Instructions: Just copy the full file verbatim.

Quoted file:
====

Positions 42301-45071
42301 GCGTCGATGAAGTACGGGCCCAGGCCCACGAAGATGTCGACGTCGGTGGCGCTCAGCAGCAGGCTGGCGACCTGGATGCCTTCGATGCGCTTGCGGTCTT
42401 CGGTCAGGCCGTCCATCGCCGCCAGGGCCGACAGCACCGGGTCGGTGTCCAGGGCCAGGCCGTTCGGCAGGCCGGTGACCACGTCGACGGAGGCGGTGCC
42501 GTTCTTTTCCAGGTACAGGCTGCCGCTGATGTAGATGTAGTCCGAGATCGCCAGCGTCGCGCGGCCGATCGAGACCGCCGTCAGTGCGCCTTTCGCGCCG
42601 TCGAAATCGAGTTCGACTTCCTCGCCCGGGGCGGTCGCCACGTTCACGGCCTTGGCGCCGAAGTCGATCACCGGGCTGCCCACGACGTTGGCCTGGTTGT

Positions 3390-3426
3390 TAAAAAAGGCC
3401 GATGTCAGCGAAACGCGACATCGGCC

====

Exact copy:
Positions 42301-45071
42301 GCGTCGATGAAGTACGGGCCCAGGCCCACGAAGATGTCGACGTCGGTGGCGCTCAGCAGCAGGCTGGCGACCTGGATGCCTTCGATGCGCTTGCGGTCTT
42401 CGGTCAGGCCGTCCATCGCCGCCAGGGCCGACAGCACCGGGTCGGTGTCCAGGGCCAGGCCGTTCGGCAGGCCGGTGACCACGTCGACGGAGGCGGTGCC
42501 GTTCTTTTCCAGGTACAGGCTGCCGCTGATGTAGATGTAGTCCGAGATCGCCAGCGTCGCGCGGCCGATCGAGACCGCCGTCAGTGCGCCTTTCGCGCCG
42601 TCGAAATCGAGTTCGACTTCCTCGCCCGGGGCGGTCGCCACGTTCACGGCCTTGGCGCCGAAGTCGATCACCGGGCTGCCCACGACGTTGGCCTGGTTGT

Positions 3390-3426
3390 TAAAAAAGGCC
3401 GATGTCAGCGAAACGCGACATCGGCC